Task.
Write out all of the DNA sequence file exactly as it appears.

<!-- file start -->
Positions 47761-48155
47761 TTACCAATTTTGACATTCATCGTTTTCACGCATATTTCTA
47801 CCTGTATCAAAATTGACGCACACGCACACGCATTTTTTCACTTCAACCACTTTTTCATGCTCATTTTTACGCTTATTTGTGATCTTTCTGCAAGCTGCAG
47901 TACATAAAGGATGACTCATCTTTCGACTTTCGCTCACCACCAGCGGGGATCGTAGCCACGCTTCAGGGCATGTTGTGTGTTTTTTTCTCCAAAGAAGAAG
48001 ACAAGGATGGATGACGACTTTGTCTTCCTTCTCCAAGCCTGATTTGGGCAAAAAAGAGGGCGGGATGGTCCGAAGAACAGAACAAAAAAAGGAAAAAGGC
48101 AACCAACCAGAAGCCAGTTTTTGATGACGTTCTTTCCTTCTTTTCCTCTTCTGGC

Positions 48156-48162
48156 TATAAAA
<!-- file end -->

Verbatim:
Positions 47761-48155
47761 TTACCAATTTTGACATTCATCGTTTTCACGCATATTTCTA
47801 CCTGTATCAAAATTGACGCACACGCACACGCATTTTTTCACTTCAACCACTTTTTCATGCTCATTTTTACGCTTATTTGTGATCTTTCTGCAAGCTGCAG
47901 TACATAAAGGATGACTCATCTTTCGACTTTCGCTCACCACCAGCGGGGATCGTAGCCACGCTTCAGGGCATGTTGTGTGTTTTTTTCTCCAAAGAAGAAG
48001 ACAAGGATGGATGACGACTTTGTCTTCCTTCTCCAAGCCTGATTTGGGCAAAAAAGAGGGCGGGATGGTCCGAAGAACAGAACAAAAAAAGGAAAAAGGC
48101 AACCAACCAGAAGCCAGTTTTTGATGACGTTCTTTCCTTCTTTTCCTCTTCTGGC

Positions 48156-48162
48156 TATAAAA